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Despite Huge Majority, Beattie Says By-Election Is Wake-Up Call

April 28, 2003

In an indication of his finely-tuned political instincts, the Queensland Premier, Peter Beattie, has warned the ALP against complacency, following its defeat in the Maryborough by-election.

The by-election was caused by the resignation, due to ill-health, of John Kingston. Kingston won the seat as a One Nation candidate in 1998, resigning a year later to sit as an Independent. He was re-elected in 2001. Maryborough has previously been held by Labor and National party members.

The ALP candidate, Doug Loggie has polled 37.03% of the primary vote, ahead of the independent candidate, Chris Foley, on 33.31%. The National Party candidate, Peter Andrews, has 17.16% of the primary vote and his preferences will deliver the seat to Mr. Foley.

The Queensland Labor government has 66 seats in the 89-seat Legislative Assembly. The National Party has 11, the Liberals 3, and there are 7 One Nation and independent members. Most observers will regard Beattie's warning to the ALP as disingenuous.


This is the text of a media release by the Premier of Queensland, Peter Beattie.

Maryborough Loss Proves Beattie Government Can Be Beaten

Peter Beattie, Labor Premier of Queensland The fact that Labor has lost the Maryborough by-election proves that the State Labor Government can lose the next State election, Premier Peter Beattie said today (Sunday).

"Latest figures show there has been a swing of more than five per cent against us and we received only 36 per cent of the vote," said Mr Beattie.

"We can't retain Government with a primary vote of that size.

"I accept full responsibility for this loss and congratulate Chris Foley for his victory.

"This is a wake-up call for everyone in the Government and the party.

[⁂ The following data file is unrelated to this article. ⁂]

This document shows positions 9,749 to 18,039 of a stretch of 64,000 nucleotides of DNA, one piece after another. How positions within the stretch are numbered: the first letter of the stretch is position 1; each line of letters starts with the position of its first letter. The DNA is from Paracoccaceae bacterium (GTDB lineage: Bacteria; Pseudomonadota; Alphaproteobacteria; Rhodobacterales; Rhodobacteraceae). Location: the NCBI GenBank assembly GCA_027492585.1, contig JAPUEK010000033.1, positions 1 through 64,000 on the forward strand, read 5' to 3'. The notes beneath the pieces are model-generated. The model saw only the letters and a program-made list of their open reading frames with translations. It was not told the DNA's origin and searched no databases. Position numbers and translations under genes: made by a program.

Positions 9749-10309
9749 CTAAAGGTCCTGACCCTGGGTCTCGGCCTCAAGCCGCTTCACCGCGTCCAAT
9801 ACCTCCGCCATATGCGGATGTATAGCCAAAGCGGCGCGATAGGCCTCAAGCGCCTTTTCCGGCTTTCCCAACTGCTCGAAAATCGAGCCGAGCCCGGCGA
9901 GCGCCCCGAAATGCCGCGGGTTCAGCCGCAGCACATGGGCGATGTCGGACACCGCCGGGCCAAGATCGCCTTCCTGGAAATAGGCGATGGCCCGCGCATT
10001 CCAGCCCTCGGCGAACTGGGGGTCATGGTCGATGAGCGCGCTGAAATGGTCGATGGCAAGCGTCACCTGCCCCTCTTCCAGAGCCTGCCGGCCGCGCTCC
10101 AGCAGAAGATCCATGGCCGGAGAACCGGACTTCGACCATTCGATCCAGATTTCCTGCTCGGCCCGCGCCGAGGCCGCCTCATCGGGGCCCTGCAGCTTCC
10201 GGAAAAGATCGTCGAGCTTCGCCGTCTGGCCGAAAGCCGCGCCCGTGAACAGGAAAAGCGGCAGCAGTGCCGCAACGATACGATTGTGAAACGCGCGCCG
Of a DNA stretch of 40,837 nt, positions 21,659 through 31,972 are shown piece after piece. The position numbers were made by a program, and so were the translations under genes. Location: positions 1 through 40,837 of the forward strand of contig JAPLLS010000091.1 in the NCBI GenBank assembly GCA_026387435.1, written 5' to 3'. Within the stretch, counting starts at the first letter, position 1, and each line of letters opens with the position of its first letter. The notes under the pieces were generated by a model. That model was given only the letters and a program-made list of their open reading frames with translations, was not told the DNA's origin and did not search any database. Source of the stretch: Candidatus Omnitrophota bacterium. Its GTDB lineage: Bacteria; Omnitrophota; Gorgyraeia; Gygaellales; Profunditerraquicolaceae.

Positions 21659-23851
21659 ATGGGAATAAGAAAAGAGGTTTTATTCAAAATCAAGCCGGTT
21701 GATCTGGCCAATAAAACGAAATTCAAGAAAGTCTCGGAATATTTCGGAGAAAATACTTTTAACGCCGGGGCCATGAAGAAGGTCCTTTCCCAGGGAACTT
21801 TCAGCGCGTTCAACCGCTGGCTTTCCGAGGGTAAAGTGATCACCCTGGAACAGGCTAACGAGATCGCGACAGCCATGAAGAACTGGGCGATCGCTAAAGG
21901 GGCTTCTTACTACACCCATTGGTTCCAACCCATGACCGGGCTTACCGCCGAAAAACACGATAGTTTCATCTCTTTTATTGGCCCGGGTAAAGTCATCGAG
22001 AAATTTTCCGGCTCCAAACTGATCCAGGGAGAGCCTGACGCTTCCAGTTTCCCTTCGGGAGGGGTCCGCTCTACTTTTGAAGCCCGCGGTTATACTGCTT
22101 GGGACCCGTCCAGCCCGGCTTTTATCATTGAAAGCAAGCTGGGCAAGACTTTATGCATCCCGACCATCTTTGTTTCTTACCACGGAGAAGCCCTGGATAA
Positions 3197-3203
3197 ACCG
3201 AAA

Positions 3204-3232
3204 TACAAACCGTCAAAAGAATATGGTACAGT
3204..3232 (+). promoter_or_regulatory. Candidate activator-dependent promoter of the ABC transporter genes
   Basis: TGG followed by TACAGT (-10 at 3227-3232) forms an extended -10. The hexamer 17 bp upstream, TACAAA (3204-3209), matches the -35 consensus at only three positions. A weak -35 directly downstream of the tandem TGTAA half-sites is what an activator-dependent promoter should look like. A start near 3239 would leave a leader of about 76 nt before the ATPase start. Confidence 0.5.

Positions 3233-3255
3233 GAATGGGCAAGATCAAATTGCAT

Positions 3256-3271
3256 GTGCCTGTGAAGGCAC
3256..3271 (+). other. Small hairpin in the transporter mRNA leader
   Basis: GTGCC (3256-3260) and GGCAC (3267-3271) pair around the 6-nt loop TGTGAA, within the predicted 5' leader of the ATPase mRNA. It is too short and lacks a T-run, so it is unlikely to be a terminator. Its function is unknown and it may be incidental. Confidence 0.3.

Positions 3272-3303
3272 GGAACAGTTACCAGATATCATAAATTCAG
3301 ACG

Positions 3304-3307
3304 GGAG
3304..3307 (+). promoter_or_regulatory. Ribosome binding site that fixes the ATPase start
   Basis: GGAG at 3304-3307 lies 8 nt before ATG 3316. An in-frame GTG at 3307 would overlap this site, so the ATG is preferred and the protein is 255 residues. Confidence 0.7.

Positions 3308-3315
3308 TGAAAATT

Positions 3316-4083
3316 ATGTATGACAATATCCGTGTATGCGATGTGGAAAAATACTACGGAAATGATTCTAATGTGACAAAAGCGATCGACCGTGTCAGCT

"A lot of people keep forecasting that we are odds-on favourites to win the next State election but the Maryborough figures show that we are vulnerable and can be beaten.

"What everyone should remember is that a majority gained in a single election can be lost in a single election.

"In the 1998 State election we couldn't win a majority despite more than two years of positive campaigning.

"I believe we have a good record as a Government that has created new jobs and delivered improved services for all Queensland but that doesn't automatically translate to a win in 2004.

"And when it comes to unbeatable favourites, people should remember Northerly's shock defeat when he was long odds-on favourite in this year's Victoria Gold Cup; the Socceroos beating mighty England; and the Sunshine State's Steven Bradbury beating all the favourites to win Olympic gold as an ice speed skater.

"When I said at the beginning of the by-election campaign that we were underdogs, the experts laughed.

"No one believed me. Today we have the proof. This has happened despite the fact that:

  • I have campaigned hard as Premier, visiting Maryborough seven times in what was effectively a 21-day election period;

  • We have reminded voters of my Government's achievements in delivering a long list of jobs, capital works and services for Maryborough;

  • We have told voters of future spending in Maryborough.

"So, despite being hot favourites to win Maryborough in the eyes of the media and the experts - and despite putting up a strong fight - we lost."

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